Virginia's highest court has ruled that the American Tradition Institute (ATI), a free-market think tank that promotes climate science denial, must pay damages to the University of Virginia and former professor Michael Mann for filing a frivolous lawsuit against them. The decision comes in a case that has sparked controversy about the abuse of public records laws to harass climate scientists.

Mann, who now directs Penn State's Earth Systems Science Center, has been a target of climate science deniers for his research showing that the recent spike in global temperatures -- the so-called "hockey stick" graph -- is linked to the burning of fossil fuels. A Facing South investigation found that ATI had connections to fossil-fuel interests. The group, which last year changed its name to the Energy & Environment Legal Institute (EELI), is a spin-off of the American Tradition Partnership, a dark-money group that has been embroiled in campaign finance controversies.

On July 8, the Supreme Court of Virginia affirmed the ruling by the Circuit Court of Prince William County on appeal, ordering ATI to pay $250 in damages. For a copy of the order, click here.

In a post to his Facebook page, Mann acknowledged that it was a small fine. "The important thing is that it is a slap in the face of ATI," he wrote.

The case can be traced back to 2010, when then-Virginia Attorney General Ken Cuccinelli (R) filed investigative demands ordering UVA to produce documents related to Mann as part of a widely criticized investigation into whether the scientist violated the state's Fraud Against Taxpayers Act by allegedly falsifying data -- a charge that has been discredited by several investigations by Penn State and other institutions. UVA initially said it intended to cooperate with the investigation but decided to fight after objections from its own faculty and many scientific organizations. That August, a Virginia judge dismissed Cuccinelli's case, at which point he issued a new demand for the materials. In March 2012, the Virginia Supreme Court ruled in the school's favor.

Meanwhile, in January 2011, ATI submitted a Freedom of Information request to UVA for emails sent by Mann during his tenure at the Charlottesville school. The university and Mann fought the release of the documents on the grounds that they were proprietary materials generated as part of his research, sparking ATI's lawsuit. In September 2012, the Virginia circuit court ruled against ATI. The group appealed to the state Supreme Court, which in April of this year unanimously upheld the lower court's ruling.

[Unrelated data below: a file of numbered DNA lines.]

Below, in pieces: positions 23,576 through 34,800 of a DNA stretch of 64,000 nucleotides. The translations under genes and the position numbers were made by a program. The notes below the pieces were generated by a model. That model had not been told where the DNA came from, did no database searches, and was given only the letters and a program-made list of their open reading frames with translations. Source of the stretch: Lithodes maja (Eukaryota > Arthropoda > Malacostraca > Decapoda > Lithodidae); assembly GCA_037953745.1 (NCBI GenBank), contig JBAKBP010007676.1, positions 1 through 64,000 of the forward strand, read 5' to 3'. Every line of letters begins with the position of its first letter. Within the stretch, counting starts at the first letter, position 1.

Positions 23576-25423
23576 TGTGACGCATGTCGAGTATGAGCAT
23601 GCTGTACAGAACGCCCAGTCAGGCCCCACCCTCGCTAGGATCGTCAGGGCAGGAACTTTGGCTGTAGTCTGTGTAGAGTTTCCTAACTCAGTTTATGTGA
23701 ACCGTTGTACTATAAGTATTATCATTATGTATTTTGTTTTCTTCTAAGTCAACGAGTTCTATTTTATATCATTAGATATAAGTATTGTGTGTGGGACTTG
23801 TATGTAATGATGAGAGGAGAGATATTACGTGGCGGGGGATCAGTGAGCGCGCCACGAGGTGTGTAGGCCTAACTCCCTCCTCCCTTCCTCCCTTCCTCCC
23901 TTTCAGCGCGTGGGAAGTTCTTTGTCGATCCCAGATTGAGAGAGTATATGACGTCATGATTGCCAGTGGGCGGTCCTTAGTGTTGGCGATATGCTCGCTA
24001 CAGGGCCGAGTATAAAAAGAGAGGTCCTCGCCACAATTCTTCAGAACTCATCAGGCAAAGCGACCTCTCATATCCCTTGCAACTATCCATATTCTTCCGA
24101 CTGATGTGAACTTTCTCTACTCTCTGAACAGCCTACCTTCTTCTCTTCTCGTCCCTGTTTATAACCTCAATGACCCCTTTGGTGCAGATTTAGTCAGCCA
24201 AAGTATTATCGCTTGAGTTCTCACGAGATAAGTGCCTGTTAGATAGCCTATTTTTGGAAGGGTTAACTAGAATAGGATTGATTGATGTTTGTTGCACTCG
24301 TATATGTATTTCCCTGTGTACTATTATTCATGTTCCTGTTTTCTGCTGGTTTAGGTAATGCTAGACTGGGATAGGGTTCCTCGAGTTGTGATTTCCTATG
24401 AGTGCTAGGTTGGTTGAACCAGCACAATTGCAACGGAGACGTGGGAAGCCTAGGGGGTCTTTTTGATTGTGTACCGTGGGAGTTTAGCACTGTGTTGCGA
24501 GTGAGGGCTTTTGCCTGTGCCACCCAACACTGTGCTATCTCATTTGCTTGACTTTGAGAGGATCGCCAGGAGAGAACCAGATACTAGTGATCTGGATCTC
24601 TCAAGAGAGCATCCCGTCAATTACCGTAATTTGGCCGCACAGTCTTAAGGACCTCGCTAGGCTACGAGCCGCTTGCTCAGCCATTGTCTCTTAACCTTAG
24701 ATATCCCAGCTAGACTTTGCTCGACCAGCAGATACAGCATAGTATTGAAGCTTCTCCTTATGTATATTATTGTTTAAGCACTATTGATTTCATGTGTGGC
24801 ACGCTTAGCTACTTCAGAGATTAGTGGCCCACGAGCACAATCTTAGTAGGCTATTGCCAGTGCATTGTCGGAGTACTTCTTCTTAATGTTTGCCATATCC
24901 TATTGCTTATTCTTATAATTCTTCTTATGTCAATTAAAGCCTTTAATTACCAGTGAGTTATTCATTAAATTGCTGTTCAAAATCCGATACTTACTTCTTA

After taking aim at Mann, ATI also sought records from climate scientists at Texas A&M and Texas Tech, focusing on their communications with journalists. The group was also involved in lawsuits over state renewable energy standards. A ruling in a case ATI/EELI brought against Colorado's renewable energy standard led to what one wind power industry group called "the most comprehensive affirmation of a [renewable energy standard] from a federal court to date."

Mann has not only been a defendant in lawsuits related to climate science, however: He has also turned to the courts to fight defamatory statements made about him in the conservative press. In 2012, he sued National Review and its reporter Mark Steyn and the Competitive Enterprise Institute and its analyst Rand Simberg for "maliciously" attacking his personal reputation. The lawsuit was a response to their statements accusing him of academic fraud and comparing him to a convicted child molester. That case is still making its way through the D.C. courts.

"There is a larger context for this latest development," Mann wrote on his Facebook page at the time he filed the defamation suit, "namely the onslaught of dishonest and libelous attacks that climate scientists have endured for years by dishonest front groups seeking to discredit the case for concern over climate change."